Music, Sounds, ON PLAY and Using the Soundcard
This tutorial is about statements used to play music, create sounds
and the ON PLAY statement.
|ON PLAY... GOSUB|
|Using the Microphone|
|Using the Soundcard to Produce Sound|
Use the BEEP statement to make
the computer beep once.
Use the ON PLAY statement to make a program
call a subroutine each time there are less
than the specified amount of notes left
to play. For example: if a program
has to play the notes A, B, A and B it
has to play 4 notes and if the following
lines are used in the program:
ON PLAY(2) GOSUB 1, the program will
go to line number 1 as soon as it
has played 'ABA' because only the
last note (B) is left to play because
there were less than 2 notes left.
Use the RETURN statement to return
to the point in the program when
the subroutine was called.
Use PLAY OFF to turn ON PLAY off.
Use PLAY ON to turn ON PLAY on.
Use PLAY STOP to pause ON PLAY.
Use the PLAY statement to play music.
Here are the commands for the PLAY statement:
C, D, E, F, G, A and B are the notes.
Ooctave = Set the octave.
< = Down one octave.
> = Up one octave
Nnote = Play a note (range: 0-84, 0 = pause.)
Llength = Set the length of a note (range: 1-64, 1 = A whole note.)
Tnumber of quarter notes per minute (range: 32-255.)
ML = Play the full length set by L (legato.)
MN = Play 7/8 of the length set by L (normal.)
MS = Play 3/4 of the length set by L (staccato.)
Pnumber of quarter notes, range: 1-64.
MB = Play music in background, this will let the computer play
music while the program continues with other things.
MF = Play music in foreground, the program will be paused
until the music is done playing.
Use the SOUND statement to make sounds.
The frequency can range from 37 to 32767
and the duration from 0 to 65535.
This how SOUND is used:
SOUND frequency, duration
|Using the Microphone:|
Use OUT to tell the soundcard to return one
sample of input from the microphone like this:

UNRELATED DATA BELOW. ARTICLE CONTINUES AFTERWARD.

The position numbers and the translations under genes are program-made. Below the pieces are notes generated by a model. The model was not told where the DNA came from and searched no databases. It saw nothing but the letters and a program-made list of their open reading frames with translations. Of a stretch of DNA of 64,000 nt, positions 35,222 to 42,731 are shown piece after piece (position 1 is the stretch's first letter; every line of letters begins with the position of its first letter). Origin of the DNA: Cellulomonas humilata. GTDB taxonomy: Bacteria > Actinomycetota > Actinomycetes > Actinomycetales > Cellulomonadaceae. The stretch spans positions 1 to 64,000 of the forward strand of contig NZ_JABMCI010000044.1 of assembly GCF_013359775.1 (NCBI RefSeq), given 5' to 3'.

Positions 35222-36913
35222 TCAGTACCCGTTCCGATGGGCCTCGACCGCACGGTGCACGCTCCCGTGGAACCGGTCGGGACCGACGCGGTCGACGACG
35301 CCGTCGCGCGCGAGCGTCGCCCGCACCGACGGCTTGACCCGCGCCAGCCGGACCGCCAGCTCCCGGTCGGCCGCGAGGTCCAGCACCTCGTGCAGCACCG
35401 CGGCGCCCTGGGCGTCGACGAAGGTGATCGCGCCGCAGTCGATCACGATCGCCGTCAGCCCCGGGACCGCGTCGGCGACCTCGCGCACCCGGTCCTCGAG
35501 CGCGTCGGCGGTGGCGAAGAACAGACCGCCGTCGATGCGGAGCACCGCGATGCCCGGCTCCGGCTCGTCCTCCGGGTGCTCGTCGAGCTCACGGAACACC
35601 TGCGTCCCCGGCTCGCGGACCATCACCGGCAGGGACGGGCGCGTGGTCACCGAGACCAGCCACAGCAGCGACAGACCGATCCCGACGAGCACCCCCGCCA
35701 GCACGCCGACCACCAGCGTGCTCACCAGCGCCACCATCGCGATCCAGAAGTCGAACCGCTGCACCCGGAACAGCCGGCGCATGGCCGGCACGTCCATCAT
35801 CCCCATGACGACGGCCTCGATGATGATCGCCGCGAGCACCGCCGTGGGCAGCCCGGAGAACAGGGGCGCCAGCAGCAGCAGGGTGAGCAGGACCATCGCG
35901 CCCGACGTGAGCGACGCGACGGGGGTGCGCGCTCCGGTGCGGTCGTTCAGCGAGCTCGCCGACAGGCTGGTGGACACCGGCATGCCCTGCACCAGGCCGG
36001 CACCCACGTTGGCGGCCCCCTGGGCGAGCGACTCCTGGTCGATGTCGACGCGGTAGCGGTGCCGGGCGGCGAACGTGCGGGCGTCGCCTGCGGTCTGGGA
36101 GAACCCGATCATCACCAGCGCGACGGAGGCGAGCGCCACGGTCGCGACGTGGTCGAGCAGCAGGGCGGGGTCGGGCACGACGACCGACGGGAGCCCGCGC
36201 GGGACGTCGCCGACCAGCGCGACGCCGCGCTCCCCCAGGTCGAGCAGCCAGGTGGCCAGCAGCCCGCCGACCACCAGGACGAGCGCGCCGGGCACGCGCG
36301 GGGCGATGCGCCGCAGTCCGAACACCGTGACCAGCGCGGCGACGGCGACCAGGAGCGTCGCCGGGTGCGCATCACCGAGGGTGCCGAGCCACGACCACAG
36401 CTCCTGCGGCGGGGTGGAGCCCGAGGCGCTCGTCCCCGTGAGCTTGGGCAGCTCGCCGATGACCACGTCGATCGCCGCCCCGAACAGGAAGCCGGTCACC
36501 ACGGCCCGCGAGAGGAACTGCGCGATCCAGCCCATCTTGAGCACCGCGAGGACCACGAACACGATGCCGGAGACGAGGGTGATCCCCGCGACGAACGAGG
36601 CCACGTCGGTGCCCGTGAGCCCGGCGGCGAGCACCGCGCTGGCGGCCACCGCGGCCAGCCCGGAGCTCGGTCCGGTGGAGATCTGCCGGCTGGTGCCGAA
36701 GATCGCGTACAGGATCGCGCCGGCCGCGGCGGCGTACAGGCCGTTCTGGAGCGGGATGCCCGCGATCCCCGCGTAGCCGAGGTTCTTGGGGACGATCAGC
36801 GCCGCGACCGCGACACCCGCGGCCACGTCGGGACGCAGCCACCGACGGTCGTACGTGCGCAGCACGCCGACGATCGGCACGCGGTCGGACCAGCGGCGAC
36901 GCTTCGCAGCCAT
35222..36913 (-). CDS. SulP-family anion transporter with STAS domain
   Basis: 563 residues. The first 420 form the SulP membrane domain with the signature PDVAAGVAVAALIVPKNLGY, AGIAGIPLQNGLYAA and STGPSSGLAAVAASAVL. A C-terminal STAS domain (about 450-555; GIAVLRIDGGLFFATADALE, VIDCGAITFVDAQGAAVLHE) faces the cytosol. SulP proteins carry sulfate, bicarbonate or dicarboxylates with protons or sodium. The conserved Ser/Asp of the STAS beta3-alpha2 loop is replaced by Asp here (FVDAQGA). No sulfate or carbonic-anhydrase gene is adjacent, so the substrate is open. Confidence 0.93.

OUT base address + 12, 32
To read the sample returned use INP like this:
INP base address + 10
The volume for the microphone is set like this:
OUT base address + 4, 10
OUT base address + 5, volume
The range for the volume is 0 to 7.
To get the volume for the microphone, use INP like this:
OUT base address + 4, 10
INP base address + 5
Base address + number refers to the address
of an I/O port which is the base address plus number.
Use OUT to tell the soundcard that a sample
has to be sent to the speakers like this:
OUT base address + 12, 16
Use OUT base address + 12, sample to
send one sample to the speakers.
On computers which run above a certain speed it is possible
that new instructions are sent while producing sound while the
soundcard is still processing earlier instructions.
Use WAIT base address + 12, 128, 128 to wait until
the soundcard is ready for new instructions.
Before producing sound, the soundcard has to be reset like this:
OUT base address + 6, 1
OUT base address + 6, 0
The volume for both speakers is set separatly but has
to be sent as one value and is returned as one value.
The range for the volume is 0 to 15.
The value that has to be sent to set the volume is calculated like this:
volume = (left speaker volume * 16) + right speaker volume
This is how the volume for both speakers is set:
OUT base address + 4, 34
OUT base address + 5, volume
To get the volume for both speakers, use INP like this:
OUT base address + 4, 36
INP base address + 5
The value for the volume that is returned is converted to two
separate volumes for both speakers like this:
left speaker volume = volume 16
right speaker volume = volume - (left speaker volume * 16)